Excessive peroxynitrite mediates the NO-dependent oxidative stress and cell damage.13,26 Consistent with the reduced cardiac nitrotyrosine in the HO-1ΔMΦ mice, the expression of cleaved caspase-3 protein in these mice was significantly lower than that of the controls (Figure 3E), which indicated attenuated myocardial apoptosis. This effect was further confirmed by TUNEL (terminal deoxynucleotidyl transferase-mediated dUTP-biotin nick-end labeling) staining, which showed that the HO-1ΔMΦ mice showed a robust reduction of cardiomyocyte apoptosis (Figure 3C and 3D). Thus, HO-1 in myeloid cells exaggerated the septic myocardial damage by promoting peroxynitrite but not superoxide production in vivo.
Myeloid Cell Ablation of HO-1 Limits the Induction of iNOS Protein Rather Than Its mRNA in Septic Hearts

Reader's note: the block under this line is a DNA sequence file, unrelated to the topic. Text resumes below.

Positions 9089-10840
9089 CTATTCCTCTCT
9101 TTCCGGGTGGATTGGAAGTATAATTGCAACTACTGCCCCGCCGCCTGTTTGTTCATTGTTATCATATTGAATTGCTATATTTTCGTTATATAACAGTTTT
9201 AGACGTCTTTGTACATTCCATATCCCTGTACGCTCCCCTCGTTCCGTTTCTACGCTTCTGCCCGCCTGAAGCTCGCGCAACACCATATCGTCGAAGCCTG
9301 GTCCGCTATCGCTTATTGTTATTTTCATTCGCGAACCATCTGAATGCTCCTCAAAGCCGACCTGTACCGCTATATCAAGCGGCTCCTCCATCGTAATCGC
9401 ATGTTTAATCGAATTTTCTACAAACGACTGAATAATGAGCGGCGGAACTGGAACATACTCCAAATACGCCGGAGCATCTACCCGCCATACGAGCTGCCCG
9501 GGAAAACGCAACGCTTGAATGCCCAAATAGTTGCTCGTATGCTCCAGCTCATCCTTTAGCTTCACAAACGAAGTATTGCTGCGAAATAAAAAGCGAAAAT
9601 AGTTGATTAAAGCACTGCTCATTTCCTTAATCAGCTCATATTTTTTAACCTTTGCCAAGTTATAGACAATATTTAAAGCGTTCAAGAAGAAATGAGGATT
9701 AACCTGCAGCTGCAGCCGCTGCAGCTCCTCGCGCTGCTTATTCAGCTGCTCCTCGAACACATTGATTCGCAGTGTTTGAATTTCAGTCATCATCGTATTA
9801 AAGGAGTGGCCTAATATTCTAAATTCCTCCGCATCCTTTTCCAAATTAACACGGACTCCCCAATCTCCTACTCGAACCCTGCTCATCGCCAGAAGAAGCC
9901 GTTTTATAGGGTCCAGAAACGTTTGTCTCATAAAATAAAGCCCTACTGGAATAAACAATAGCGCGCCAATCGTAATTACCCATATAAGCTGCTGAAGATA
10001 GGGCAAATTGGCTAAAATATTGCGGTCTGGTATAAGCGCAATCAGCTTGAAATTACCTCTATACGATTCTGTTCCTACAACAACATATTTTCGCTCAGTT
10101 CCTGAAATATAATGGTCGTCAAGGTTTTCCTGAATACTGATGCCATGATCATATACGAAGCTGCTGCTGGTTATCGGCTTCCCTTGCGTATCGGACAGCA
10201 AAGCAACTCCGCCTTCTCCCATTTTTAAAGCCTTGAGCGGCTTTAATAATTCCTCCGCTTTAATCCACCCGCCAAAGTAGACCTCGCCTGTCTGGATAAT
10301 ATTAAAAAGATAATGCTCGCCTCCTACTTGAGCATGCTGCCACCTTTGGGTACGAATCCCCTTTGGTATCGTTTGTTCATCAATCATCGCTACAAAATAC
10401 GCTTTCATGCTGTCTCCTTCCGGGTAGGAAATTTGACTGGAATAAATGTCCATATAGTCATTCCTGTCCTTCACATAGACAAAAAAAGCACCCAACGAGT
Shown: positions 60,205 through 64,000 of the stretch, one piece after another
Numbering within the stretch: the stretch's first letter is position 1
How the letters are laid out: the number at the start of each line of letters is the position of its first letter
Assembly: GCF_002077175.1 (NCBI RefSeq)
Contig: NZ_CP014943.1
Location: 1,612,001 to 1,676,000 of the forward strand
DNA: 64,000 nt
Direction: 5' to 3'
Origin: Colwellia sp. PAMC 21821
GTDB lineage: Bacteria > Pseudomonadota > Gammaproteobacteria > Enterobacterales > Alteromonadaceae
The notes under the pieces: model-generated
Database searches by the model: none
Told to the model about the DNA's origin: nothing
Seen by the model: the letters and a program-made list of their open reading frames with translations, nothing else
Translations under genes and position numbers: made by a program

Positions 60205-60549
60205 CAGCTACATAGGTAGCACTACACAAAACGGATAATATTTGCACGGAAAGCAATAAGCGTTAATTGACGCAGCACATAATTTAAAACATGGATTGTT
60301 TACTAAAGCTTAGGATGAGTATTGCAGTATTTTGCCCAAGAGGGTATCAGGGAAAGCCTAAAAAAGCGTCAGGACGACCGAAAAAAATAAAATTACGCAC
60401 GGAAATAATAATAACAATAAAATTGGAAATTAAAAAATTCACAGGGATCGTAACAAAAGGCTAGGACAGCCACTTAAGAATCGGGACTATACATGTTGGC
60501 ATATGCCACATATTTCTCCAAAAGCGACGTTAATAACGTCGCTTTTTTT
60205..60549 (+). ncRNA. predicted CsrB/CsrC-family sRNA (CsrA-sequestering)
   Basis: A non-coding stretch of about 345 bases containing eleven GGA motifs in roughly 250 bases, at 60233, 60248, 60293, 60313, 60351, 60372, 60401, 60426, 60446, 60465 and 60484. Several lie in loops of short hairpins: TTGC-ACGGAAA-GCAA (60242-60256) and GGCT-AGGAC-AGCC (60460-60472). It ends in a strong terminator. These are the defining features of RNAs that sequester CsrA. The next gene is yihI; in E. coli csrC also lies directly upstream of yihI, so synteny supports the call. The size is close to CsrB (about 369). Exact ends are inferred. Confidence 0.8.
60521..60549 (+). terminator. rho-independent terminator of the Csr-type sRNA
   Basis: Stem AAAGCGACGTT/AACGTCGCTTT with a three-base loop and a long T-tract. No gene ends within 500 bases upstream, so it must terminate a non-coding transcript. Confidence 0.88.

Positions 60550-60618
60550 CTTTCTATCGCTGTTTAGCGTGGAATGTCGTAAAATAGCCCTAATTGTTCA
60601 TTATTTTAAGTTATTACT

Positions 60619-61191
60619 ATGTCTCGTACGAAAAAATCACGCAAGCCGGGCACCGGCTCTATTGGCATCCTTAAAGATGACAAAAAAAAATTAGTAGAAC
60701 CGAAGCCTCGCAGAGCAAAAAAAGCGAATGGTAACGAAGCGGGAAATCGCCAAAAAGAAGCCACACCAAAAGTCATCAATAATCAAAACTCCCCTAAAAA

Next, we asked how HO-1 elicits peroxynitrite generation. It has been reported that iNOS is activated and generates a massive amount of NO in macrophages during sepsis.27,28 We, therefore, measured the levels of iNOS in septic hearts. As indicated by immunofluorescence staining and Western blotting, iNOS was significantly augmented in LPS-induced failing hearts in the HO-1fl/fl mice (Figure 3F and 3I). However, consistent with the decreased level of 3-nitrotyrosine, we observed a profound reduction of the cardiac iNOS protein induction in the HO-1ΔMΦ mice compared with the HO-1fl/fl mice (Figure 3F and 3I). Furthermore, double immunofluorescent staining of CD68 and iNOS indicated that iNOS was predominantly expressed in the infiltrated macrophages rather than in the cardiomyocytes (Figure 3F and 3H; Online Figure XIA). Hence, the reduction of iNOS in macrophages was responsible for the decrease in the peroxynitrite level in HO-1ΔMΦ mice. We further measured the mRNA levels of iNOS, as well as eNOS (endothelial NO synthase) and nNOS (neuronal NO synthase), which are 2 additional forms of NOS that can generate NO in hearts. As indicated in Online Figure XIIA, LPS significantly induced iNOS mRNA expression but had no effect on eNOS. nNOS was not detectable in hearts. In strong contrast to our expectation, unlike the dramatic reduction in protein levels, quantitative real-time polymerase chain reaction analysis of heart tissues revealed no significant difference in the mRNA expression of iNOS between the LPS-challenged HO-1ΔMΦ and HO-1fl/fl mice (Online Figure XIVA). Collectively, myeloid cell-specific HO-1 knockout blunted the LPS-induced iNOS protein but not mRNA expression in the cardiac infiltrated macrophages in vivo.